My yells of triumph quickly diminished to belabored frozen puffs of breath and the silence of effort as I shouldered into my yellow twine harness and trudged up the slope.  But when I glanced back over my shoulder, I could just see her eyes between the frozen folds of hat and face-warmer, and they were scrunched into an unmistakable smile.  She was riding like a queen in her shiny purple sequinned mittens, ensconced in state upon her blaze orange plastic chariot, and I was her trusty stead.

Oh, to be four again, when the troubles of life are so quickly and easily solved! img_3832 editAs I paused briefly to catch my breath, I noted that the birds were still bobbing  and flitting in and out of the swinging feeders at the top of the hill.  In the midst of this long, hard winter, they were obviously grateful for kindness of these and other thoughtful neighbors that make their daily food search easier.  I am grateful to the same neighbors for letting us take over their steep back yard for an afternoon.  Also grateful for the warmth exertion supplies, coupled with the sunshine that made it seem not quite as cold as the thermometer read.img_3838 editAt the top, I gave my older daughter a hearty push for a solo trip down the hill, then opened the screen door for Miss Purple Mittens to head happily indoors to hot chocolate.  (Bless you, Martie, for that!)  I deliberated over which child to follow—but then a large hairy woodpecker swooped in and made my decision easy.  Perhaps the only thing quite fascinating enough to distract me from sledding or a good hot drink is a compelling photo opportunity.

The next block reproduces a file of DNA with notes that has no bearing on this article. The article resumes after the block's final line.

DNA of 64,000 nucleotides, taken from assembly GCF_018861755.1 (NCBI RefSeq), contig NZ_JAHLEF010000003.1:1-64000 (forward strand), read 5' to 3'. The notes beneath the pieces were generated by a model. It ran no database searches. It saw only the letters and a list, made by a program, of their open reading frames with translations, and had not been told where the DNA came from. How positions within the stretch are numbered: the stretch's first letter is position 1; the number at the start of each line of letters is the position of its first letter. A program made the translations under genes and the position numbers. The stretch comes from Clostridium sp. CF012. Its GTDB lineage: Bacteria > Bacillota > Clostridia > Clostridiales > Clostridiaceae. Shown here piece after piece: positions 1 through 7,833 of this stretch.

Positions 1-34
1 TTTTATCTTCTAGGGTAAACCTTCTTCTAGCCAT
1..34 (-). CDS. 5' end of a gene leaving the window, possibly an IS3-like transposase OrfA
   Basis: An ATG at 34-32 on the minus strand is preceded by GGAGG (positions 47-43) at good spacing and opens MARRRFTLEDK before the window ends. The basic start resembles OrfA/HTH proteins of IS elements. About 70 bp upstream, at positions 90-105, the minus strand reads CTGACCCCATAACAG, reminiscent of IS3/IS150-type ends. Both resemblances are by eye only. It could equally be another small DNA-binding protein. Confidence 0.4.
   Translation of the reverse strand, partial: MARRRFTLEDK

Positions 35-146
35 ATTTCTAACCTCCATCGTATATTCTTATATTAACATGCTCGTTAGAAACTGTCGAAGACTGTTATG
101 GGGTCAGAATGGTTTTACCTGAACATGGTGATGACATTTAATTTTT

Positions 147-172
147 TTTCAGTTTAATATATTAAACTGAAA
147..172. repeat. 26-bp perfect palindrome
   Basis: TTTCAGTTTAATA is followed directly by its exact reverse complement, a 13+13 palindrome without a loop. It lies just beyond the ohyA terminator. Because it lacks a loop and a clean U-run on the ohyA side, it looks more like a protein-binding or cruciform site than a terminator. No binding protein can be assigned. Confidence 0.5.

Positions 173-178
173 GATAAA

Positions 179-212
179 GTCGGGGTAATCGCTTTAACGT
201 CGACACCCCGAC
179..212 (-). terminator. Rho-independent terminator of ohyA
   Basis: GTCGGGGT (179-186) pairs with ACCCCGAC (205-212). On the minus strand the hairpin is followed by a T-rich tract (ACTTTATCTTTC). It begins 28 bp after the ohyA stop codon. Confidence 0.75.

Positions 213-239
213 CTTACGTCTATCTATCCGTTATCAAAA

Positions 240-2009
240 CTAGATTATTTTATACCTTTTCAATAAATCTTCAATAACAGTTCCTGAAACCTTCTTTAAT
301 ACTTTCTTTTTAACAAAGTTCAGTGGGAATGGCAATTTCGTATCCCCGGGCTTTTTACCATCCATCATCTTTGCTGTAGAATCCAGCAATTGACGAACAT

“Look at the birds of the air: they neither sow nor reap nor gather into barns, and yet your heavenly Father feeds them. Are you not of more value than they?” (Matthew 6:26)

“And if anyone gives even a cup of cold water [or hot chocolate, if you live in northern Minnesota] to one of these little ones…truly I tell you, that person will certainly not lose their reward.” (Matthew 10:42)

 

 

Shedding

IMG_3920 edit.jpgThere was no buck in sight that sub-zero evening, but he didn’t need to be there.  His story was written as clearly across the January ground as though he’d penned a tale and published it.

Heart-shaped hoof prints studded the powdery snow helter-skelter.  This deer had been doing more than just passing by.

The brittle yellow cornstalks nearby were ripped up and broken off.  This deer had been doing more than nibbling on remnants of the past fall’s corn cobs.

I didn’t fully understand the saga, however, until I’d walked a few steps further and saw something lying on the snow.  I might have overlooked it for a stick had I been in the forest, but out in the middle of a field, far from any tree, it stood out like a sore thumb.  So this was the meaning of all the ruckus!

The antler had fallen off so recently that was even still a tiny bit of red blood at the base.

The other was not to be found in the near vicinity.  My imagination filled in the blanks: perhaps the first one had fallen off easily a while ago, but this one had stubbornly hung on, half off, half on, loose and bothersome and catching on everything like a snagged fingernail.  In a fit of annoyance, he’d thrashed his head against the cornstalks.  Tonight, that young buck was enjoying the newfound freedom of a head free of at least one loose, annoying antler.